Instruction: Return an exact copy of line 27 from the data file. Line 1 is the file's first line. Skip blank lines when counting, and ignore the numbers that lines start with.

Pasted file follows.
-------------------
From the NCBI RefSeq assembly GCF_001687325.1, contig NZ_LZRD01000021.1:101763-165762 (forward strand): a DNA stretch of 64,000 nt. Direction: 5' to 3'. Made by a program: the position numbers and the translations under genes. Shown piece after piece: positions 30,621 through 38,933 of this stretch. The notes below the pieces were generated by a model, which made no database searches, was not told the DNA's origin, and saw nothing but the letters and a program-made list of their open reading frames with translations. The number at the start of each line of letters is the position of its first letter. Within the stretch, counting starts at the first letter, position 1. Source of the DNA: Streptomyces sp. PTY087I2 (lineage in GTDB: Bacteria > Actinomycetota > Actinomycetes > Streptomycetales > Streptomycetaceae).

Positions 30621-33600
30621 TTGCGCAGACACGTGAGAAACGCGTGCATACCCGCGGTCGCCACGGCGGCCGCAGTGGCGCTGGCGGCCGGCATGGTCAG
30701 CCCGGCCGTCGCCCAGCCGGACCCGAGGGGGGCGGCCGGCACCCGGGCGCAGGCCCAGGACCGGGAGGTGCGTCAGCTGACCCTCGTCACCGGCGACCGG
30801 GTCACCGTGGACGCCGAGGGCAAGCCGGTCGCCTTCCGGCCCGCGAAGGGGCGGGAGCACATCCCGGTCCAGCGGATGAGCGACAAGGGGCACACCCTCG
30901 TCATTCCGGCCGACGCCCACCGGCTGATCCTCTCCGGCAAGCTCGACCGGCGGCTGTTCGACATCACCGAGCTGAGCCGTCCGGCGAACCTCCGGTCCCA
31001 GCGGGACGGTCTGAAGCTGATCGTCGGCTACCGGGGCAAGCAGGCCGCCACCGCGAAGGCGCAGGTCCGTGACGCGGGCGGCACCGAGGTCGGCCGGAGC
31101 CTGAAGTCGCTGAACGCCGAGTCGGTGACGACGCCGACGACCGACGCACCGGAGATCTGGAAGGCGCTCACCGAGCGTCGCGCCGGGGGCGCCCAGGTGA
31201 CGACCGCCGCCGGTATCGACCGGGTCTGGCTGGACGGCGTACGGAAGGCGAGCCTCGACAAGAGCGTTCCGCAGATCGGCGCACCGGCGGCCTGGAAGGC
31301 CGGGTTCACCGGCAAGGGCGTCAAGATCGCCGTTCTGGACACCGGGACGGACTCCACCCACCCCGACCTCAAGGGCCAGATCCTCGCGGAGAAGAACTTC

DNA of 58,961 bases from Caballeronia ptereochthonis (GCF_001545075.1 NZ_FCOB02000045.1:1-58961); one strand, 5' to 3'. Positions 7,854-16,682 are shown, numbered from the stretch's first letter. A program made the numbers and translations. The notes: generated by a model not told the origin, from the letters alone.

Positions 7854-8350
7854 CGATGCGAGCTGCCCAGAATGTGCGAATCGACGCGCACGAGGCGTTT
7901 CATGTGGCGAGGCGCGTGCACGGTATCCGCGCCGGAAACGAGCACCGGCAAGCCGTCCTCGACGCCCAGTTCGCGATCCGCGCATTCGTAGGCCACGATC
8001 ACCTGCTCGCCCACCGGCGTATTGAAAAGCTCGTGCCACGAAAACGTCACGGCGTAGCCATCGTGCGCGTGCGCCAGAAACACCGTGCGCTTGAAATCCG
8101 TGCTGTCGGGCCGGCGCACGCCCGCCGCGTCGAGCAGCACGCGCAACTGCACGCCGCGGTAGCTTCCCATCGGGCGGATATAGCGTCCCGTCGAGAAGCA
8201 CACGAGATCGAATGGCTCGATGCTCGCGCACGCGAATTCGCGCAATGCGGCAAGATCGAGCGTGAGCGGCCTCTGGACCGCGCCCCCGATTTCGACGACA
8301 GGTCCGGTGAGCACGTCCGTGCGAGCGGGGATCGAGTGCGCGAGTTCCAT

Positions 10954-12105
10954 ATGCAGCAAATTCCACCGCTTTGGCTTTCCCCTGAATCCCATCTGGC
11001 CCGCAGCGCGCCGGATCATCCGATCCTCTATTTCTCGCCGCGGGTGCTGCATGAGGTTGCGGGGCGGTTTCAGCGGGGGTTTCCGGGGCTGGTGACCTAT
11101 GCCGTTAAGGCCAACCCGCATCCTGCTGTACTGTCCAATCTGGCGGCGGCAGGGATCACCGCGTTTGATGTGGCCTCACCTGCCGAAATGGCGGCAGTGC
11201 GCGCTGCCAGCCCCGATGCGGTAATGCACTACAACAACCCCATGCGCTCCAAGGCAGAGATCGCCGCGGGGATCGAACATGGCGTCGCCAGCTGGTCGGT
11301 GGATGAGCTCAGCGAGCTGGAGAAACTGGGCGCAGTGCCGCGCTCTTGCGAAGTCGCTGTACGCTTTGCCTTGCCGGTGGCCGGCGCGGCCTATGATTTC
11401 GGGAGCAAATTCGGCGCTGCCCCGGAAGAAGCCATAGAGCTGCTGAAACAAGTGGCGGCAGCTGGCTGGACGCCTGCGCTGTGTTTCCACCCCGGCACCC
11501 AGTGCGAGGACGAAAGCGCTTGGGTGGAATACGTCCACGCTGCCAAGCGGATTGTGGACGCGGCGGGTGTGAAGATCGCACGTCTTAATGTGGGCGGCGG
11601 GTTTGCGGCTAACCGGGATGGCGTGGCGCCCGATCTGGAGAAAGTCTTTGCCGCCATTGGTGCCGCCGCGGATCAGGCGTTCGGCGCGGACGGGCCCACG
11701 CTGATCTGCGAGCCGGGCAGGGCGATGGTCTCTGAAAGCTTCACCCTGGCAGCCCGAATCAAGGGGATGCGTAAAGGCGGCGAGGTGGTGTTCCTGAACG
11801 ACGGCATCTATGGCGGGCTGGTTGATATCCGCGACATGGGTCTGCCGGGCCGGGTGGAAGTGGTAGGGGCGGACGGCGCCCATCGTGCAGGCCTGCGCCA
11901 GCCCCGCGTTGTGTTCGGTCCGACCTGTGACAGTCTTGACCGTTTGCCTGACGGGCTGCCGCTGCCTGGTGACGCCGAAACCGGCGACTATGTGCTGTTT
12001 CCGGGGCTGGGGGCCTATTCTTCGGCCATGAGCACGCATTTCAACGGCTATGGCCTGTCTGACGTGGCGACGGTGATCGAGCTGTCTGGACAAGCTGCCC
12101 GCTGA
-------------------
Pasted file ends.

11601 GTTTGCGGCTAACCGGGATGGCGTGGCGCCCGATCTGGAGAAAGTCTTTGCCGCCATTGGTGCCGCCGCGGATCAGGCGTTCGGCGCGGACGGGCCCACG